If humanity wants to continue, it has to shoot for the stars. The future, if we have one, is indeed a Star Trek, my friends. But it is also people like Leonard Nimoy -- artists, optimists, dreamers and thinkers. The people who will one day really take us to the stars.
From October 15, 2014 to January 11, 2015, I ran a rather peculiar experiment... traveling from Paris to New York, and spending 90 days there without Internet, computer or a cell phone. Why? I needed to disconnect in order to better reconnect in a hyper-connected environment.
This is what democracy looks like. That's not something I thought I'd ever say about the bureaucrats at the Federal Communications Commission. After years of cronyism, corruption and cowardice, Thursday's vote for strong Net Neutrality rules at the FCC is unexpected if not unprecedented.
He loves how the companies he works with helps him solve interesting problems that impact the lives of millions of people.
Leave it to Washington, D.C., to hand Americans what is probably the greatest consumer victory from that town in a decade and then fail to show them the actual rules. There's no question that the FCC made history. The issue is how big of a win is it.
While there are some reasons for optimism, a looming renewed threat comes from those who failed to get SOPA legislation passed three years ago.
Technology has changed, the buyer and the buyer's journey has changed, the marketing funnel is no longer deterministic and all of this disruption is challenging chief technologists, sales leaders and marketing executives like never before.
It strongly appears that humans' brains have yet to evolve enough to be fully able to deal with today's very different world of data and information about everybody and everything.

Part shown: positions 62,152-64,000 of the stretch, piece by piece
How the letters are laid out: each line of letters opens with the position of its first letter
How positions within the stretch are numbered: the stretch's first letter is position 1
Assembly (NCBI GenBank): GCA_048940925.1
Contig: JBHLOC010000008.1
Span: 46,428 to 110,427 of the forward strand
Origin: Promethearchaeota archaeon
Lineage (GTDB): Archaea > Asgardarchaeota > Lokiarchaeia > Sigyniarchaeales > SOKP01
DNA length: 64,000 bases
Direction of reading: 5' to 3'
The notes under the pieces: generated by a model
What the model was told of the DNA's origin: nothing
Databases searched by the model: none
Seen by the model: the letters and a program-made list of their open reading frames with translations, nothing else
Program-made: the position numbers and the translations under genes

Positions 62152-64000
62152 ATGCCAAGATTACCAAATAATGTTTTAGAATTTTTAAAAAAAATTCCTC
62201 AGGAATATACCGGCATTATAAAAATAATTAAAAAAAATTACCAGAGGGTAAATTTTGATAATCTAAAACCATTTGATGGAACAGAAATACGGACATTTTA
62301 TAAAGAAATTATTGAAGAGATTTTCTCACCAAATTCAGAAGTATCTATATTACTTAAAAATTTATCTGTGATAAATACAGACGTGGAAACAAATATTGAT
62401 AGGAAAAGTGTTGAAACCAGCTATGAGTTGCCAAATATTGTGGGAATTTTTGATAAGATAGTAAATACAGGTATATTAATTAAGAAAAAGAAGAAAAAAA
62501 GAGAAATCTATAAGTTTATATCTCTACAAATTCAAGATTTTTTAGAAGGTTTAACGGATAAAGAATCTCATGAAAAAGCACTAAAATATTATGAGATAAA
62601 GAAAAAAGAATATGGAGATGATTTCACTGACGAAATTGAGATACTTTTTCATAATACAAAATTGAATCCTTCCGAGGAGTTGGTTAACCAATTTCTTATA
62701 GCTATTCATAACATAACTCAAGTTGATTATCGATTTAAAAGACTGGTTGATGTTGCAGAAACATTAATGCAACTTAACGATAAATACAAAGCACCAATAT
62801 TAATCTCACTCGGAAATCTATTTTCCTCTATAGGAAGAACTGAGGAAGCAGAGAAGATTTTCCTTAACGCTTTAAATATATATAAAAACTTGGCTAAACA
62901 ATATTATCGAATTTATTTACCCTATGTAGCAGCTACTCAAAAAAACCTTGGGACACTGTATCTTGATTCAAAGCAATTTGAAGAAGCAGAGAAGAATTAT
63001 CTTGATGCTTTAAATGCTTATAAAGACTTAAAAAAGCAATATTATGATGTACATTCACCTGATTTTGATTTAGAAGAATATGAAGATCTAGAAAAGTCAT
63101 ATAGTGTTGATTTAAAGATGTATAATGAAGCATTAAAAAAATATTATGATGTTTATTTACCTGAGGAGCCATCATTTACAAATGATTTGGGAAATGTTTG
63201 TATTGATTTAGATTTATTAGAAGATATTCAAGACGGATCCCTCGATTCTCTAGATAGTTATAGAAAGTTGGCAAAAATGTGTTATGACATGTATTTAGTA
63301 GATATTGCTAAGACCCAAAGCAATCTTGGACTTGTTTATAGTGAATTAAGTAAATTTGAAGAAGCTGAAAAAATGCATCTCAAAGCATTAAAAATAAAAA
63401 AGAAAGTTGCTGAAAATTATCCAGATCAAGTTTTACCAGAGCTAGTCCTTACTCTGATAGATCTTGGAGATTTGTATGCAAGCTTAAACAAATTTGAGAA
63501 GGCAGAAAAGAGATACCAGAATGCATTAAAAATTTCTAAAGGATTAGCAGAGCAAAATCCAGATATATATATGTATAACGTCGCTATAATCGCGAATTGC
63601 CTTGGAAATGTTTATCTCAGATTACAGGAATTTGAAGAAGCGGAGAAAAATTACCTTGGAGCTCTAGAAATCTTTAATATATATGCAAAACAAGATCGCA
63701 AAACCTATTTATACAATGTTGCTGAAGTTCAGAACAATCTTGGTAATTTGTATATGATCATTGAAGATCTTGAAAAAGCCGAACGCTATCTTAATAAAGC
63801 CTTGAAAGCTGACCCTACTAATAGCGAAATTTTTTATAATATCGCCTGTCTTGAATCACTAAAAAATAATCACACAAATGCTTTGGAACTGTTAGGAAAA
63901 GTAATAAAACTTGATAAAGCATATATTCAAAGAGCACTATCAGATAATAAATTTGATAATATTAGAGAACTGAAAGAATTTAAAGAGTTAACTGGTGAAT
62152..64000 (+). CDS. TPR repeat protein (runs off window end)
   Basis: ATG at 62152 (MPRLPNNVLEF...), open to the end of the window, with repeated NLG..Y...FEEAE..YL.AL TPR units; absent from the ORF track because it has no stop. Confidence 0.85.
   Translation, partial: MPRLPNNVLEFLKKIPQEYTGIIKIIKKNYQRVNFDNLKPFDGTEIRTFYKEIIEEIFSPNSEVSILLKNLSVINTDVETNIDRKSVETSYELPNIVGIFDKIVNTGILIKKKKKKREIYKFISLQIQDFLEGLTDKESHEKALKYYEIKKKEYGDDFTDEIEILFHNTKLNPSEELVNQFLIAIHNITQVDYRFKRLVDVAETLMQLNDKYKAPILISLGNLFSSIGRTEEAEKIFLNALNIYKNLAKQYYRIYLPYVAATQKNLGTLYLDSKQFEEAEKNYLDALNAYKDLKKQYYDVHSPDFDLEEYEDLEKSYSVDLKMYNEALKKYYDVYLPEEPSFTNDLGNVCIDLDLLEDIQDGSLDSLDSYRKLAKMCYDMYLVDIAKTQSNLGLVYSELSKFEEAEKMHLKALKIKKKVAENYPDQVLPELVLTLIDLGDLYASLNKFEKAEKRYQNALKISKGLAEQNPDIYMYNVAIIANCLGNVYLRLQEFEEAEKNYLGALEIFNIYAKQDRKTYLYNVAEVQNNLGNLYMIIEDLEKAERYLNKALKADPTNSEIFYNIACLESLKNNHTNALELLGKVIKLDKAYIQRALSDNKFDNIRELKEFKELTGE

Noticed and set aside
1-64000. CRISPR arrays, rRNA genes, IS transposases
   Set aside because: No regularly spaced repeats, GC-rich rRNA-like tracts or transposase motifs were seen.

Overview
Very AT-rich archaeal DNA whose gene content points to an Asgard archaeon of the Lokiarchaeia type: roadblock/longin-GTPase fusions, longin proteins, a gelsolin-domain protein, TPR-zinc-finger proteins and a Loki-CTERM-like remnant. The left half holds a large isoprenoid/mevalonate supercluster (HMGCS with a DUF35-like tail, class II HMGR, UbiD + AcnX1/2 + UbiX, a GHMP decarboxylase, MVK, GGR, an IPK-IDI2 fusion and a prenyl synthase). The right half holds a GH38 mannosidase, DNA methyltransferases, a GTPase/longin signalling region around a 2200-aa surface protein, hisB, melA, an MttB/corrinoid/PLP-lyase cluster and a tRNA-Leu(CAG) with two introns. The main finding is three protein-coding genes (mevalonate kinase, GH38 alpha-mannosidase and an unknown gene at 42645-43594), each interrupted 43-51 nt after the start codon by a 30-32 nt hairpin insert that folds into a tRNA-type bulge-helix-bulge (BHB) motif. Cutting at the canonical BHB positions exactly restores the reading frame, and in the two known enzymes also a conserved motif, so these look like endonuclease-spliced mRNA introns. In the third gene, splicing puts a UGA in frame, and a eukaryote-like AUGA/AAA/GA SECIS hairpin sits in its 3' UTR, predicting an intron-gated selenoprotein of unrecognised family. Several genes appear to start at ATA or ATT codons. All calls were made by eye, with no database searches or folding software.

Cyberterrorism is on the upswing and algorithmic terrorism is the next iteration. So much of our economy is underpinned by electronic trading that protecting the markets is paramount.
As more people began to experiment with Glass, one could sense a shift in opinion about Glass and the criticisms were growing louder. I had seen the signs, and now my worst fears were being realized.
All the above considerations can lead to a great product, but in order to have a truly outstanding one, one needs to put something extra into it. And that is the human element in the form of a philosophy.
It may look like the new Apple Watch or one of the 'Activity Tracker' systems for your wrist, nicely designed and in-style for a day-to-day use.
Every day I'm reminded that we help people put food on the table and get a job and a place to live. Maybe we have changed the world, seriously. Sure, this isn't the usual approach in Silicon Valley or anywhere else, but I'm a nerd, and a nerd's gotta do what a nerd's gotta do.
Every day, I learn so much about the world through the eyes of my children. My boys are 15 and nine and, like so many kids their age; they are significantly more fluent with technology and social media than I ever will be.
There's no escaping the fact that drones, like a lot of technology now in the mainstream, have trickled down from their military origins. But there are a few things about drones that are extremely exciting -- and controversial.
Anything that's in the category of 'the eye of the beholder' is intriguing. Beauty, truth, wisdom, color -- all subjective to each individual. We're experiencing an individual phenomenon, collectively, in real-time. No one's right. Everyone's right, even if they disagree. WOW, that's unusual.
Overall, there is still a requirement for traditional journalism and original reporting because all three of these websites report the news but don't do a lot of the original fact finding and investigation like traditional media sources do.